There is an important question regarding whether the DRM illusion captures semantic or episodic memory. Because the task requires recalling items from a list it seems to appeal to semantic memory, however, participants who claim to be able to “mentally re-experience” viewing words could be interpreted as appealing to episodic memory. The explanation of the DRM illusion in terms of associative processing provides reason to doubt that episodic memory underlies participants’ responses. The associative processing explanation suggests that participants who report being able to “mentally re-experience” studying an unstudied word are actually recalling the activation of a concept. The recollection of the activation of the concept does not amount to a recollection of an incident in a person’s life so does not seem to involve episodic memory. Due to concerns of this type our discussion focuses on the epistemic benefits of the mechanisms responsible for producing the DRM illusion while remaining neutral about the type of memory that is involved. Thanks to an anonymous reviewer for help with this point.
On the gist-based explanation of the DRM illusion it is more difficult than on the associative explanation to explain why participants claim to be able to “mentally re-experience” studying an unstudied word. This could be viewed as a point in favour of the associative view. However, it has been found that it is possible induce false memories that have a vivid phenomenology, that are characterised as “mentally re-experienced”, by repeatedly presenting different words with the same meaning (Reyna et al. 2016). This suggests that gist representations can be implicated in the production of false memories that involve being able to mentally re-experience; through strengthening the gist representation it is possible to induce participants to falsely believe that they can “mentally re-experience” a word. Further work is required to identify precisely how this process works.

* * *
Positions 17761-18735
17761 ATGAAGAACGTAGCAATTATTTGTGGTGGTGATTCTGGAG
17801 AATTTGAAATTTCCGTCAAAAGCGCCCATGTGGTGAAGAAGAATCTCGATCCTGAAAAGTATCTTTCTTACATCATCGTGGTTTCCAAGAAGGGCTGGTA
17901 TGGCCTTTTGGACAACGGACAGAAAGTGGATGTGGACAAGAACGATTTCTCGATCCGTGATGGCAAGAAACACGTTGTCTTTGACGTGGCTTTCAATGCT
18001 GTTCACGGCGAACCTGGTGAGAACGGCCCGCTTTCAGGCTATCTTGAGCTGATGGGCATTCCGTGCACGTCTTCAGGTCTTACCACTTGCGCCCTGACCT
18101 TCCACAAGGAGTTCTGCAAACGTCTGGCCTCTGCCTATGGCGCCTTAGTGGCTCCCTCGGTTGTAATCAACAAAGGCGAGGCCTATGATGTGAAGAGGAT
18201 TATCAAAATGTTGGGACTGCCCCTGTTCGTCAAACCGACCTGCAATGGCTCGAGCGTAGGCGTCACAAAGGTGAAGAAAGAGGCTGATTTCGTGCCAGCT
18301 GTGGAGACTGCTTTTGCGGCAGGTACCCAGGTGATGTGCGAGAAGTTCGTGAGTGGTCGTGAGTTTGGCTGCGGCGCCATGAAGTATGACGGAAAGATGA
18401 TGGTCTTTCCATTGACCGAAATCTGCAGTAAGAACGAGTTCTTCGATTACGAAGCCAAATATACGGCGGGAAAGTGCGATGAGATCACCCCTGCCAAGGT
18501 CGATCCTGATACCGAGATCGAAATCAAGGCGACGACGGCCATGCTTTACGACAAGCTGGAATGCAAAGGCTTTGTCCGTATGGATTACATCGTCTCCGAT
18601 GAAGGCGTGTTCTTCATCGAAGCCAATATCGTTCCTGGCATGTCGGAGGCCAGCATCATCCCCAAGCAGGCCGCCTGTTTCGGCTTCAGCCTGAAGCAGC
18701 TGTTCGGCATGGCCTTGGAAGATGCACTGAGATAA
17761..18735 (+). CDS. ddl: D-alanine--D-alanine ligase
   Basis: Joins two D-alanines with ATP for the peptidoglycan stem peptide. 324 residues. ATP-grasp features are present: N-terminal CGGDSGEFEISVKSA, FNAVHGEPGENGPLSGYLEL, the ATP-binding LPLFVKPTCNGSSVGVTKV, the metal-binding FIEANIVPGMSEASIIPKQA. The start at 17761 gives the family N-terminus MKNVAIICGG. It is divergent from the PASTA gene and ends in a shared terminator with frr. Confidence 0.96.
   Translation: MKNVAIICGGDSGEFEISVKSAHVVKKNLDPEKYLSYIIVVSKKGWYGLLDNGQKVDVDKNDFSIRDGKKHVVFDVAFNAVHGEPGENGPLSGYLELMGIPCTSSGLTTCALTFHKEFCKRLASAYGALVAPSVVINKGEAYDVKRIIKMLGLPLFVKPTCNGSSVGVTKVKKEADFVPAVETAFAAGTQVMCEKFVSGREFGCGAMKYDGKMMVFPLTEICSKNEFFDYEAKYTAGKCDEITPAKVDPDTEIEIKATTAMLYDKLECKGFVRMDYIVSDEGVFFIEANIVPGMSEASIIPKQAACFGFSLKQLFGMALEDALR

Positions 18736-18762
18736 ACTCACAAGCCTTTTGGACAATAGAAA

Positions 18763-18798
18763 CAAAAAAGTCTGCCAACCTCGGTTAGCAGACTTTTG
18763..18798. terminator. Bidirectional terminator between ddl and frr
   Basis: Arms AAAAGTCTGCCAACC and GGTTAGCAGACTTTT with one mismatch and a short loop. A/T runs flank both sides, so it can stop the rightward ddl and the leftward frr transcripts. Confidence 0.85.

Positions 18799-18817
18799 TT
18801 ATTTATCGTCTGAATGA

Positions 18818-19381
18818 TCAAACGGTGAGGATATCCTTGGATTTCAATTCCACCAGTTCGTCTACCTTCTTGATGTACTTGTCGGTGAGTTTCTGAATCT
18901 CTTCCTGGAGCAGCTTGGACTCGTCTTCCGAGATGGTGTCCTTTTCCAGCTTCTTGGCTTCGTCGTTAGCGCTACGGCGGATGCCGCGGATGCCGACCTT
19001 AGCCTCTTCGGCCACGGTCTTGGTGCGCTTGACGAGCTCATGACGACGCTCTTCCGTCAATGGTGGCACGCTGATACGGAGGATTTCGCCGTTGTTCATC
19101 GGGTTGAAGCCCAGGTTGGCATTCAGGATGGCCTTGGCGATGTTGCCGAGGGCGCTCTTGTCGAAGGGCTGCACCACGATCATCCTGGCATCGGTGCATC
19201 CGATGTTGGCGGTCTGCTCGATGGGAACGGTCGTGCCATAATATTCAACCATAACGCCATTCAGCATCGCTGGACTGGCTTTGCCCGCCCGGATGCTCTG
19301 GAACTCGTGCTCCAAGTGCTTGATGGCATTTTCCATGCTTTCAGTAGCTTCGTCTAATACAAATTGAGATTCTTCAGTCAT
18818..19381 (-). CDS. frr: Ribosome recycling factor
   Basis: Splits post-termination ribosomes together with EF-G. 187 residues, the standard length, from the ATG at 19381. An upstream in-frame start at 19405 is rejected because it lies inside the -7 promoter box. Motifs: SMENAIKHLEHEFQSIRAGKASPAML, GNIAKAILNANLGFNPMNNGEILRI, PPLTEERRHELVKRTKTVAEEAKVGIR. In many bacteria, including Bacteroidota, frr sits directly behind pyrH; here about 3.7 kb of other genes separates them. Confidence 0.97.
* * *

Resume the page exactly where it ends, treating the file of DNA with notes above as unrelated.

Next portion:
One plausible explanation of what happens when a person falsely remembers items to be on the list, that is fitting with the gist-based explanation, is that participants who claim to be able to “re-experience” studying an unstudied word recall the experience of filling out the details of the gist representation. Under such conditions it is inappropriate to say that the participants recall an experience of reading the unstudied word. For this reason, we might deny that the participant has a false episodic memory of studying the word. However, the participant would nonetheless have a false memory belief; a false semantic memory belief about the words that were on the list. Thanks to an anonymous reviewer for help with this point.
Interestingly, imagining that one was involved in an event that never happened is just as likely to produce false recall of the event as seeing a doctored video of the event in which one appears (Nash et al. 2009).
Not all cases of imagination inflation lead to false memory beliefs. In some scenarios participants increased their confidence in the likelihood that an event occurred but not to the level at which it would be proper to say that they believed that the event occurred. Our focus is on cases where people’s confidence increased to the point that it is appropriate to say that they had a belief that the event occurred.
The claim that the cognitive systems that are recruited for memory are also recruited for imagining the future is supported by fMRi studies showing common neural activation in remembering and imagining (e.g. Gonsalves et al. 2004; Kensinger and Schacter 2005; Schacter et al. 2012). In addition to this, it has been found that deficits in imagining often coincide with deficits in remembering (Kennett and Matthews 2009).
The source monitoring error that contributes to imagination inflation lacks systematic and predictable epistemic benefits. This does not detract from the importance of recognizing the epistemic benefits of the other features of human cognition that lead to the effect.
A study undertaken by Edelson et al. (2011) highlights the plausibility of this example. They presented participants with a film, which they watched with other people who they thought were their peers. The participants then underwent initial testing to discover what they remembered. Then, seven days after seeing the film, participants were presented with a task to test what they remembered, but this time some participants were also given false information about the film, purportedly provided by the other people who watched the film with them. Participants who were given the false information claimed to remember features of the film described in the information but not actually contained in the film.